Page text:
By Evette Dionne
Tech companies have rushed to offer empty statements of solidarity to the Black Lives Matter movement, after police officers unleashed fatal bullets into Alton Sterling and Philando Castile, two innocent Black men, in the span of 24 hours.
Google offered a similar statement of support on Twitter, saying "We stand in solidarity for the fight for racial justice." Even Twitter, the platform used most often to mobilize protests for racial equity, issued a statement of support. "We're sick of seeing names trend because they were killed brutally and unjustly. We demand change," the official Blackbirds page tweeted.
Twitter even revived the #BlackLivesMatter emoji, so three multi-colored fists appear alongside the hashtag whenever a user tweets it.
These statements are important: Google, Twitter, and Facebook are tech giants. Collectively, they're able to participate in the shifting of a cultural narrative. Instead of telling victims they must be perfect and unblemished to prevent the wrath of an officer's gun, they're joining the fight to place the onus on officers -- and a racist system -- to stop killing us.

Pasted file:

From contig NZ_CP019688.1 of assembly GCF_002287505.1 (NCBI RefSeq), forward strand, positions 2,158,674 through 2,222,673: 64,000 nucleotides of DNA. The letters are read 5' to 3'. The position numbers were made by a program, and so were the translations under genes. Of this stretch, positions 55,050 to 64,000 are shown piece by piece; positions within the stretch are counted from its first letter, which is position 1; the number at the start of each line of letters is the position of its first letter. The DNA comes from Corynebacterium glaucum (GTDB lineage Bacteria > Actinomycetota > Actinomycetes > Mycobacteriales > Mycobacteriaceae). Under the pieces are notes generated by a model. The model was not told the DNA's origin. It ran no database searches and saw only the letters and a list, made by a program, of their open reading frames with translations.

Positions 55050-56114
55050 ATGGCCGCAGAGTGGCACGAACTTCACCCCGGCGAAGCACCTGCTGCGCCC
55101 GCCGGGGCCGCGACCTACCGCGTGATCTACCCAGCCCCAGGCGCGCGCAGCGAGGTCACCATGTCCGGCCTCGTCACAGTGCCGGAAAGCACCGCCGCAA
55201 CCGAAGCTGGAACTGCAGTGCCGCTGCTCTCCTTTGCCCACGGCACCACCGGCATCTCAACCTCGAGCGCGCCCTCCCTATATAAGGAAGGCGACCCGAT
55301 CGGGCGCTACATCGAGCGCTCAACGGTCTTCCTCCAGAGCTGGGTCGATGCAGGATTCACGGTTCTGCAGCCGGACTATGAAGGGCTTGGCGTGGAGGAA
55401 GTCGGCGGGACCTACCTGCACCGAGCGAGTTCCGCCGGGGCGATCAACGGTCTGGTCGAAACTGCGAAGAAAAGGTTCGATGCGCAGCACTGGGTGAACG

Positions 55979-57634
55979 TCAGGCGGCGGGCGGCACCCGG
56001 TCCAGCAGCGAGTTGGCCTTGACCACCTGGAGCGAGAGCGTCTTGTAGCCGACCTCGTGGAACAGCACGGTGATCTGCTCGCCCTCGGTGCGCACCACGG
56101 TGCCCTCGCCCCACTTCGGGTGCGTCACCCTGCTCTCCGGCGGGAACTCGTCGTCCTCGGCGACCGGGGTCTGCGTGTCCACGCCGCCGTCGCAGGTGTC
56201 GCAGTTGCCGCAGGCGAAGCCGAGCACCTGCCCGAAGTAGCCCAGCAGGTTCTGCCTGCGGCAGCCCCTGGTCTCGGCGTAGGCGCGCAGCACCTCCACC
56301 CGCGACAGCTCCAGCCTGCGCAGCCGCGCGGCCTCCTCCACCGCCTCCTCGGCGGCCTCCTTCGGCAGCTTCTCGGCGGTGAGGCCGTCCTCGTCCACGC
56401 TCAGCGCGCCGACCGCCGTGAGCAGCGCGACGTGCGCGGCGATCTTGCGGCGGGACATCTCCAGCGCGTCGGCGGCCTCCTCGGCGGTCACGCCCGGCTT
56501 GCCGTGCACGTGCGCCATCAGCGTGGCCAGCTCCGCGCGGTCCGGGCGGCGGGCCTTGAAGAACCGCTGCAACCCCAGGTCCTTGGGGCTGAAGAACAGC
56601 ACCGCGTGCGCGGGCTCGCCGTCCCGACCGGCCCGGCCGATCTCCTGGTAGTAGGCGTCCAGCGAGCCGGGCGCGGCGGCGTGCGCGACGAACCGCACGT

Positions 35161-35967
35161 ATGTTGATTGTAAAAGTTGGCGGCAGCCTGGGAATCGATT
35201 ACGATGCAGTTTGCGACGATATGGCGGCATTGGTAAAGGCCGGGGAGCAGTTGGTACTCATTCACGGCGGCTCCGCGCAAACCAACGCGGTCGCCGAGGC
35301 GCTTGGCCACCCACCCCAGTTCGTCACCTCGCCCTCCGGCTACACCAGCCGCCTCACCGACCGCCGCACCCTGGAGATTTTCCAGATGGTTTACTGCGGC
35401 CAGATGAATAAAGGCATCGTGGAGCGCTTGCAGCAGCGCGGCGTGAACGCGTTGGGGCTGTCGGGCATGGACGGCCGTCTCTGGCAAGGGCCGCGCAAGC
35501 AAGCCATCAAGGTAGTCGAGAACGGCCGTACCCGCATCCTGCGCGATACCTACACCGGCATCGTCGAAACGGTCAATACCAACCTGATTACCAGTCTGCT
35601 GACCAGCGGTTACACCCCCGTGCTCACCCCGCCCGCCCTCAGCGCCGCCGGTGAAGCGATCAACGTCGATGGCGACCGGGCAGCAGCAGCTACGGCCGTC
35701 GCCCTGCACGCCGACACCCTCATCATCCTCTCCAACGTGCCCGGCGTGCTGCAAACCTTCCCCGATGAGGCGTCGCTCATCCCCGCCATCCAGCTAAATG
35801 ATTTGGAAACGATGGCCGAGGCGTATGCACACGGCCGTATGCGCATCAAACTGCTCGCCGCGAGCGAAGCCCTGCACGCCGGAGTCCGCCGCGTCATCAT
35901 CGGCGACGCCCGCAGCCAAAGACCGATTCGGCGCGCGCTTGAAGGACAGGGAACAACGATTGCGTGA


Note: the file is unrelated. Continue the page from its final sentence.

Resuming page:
However, there's a glaring issue with tech's support for racial justice: It's sparing, only deployed when the bullseye isn't on them. They're cherry-picking when racial justice matters, especially as they displace communities of color, contribute to the erasure of culture, and refuse to create diverse workplaces.
San Francisco, home of Silicon Valley and the booming tech industry, has a housing shortage. This isn't ordinarily an alarming issue, since many larger cities, like New York and Chicago struggle with housing populations that are continually swelling.
However, in the past decade, San Francisco has become one of the most unaffordable cities in the United States -- and it's mostly thanks to the encroaching presence of tech companies.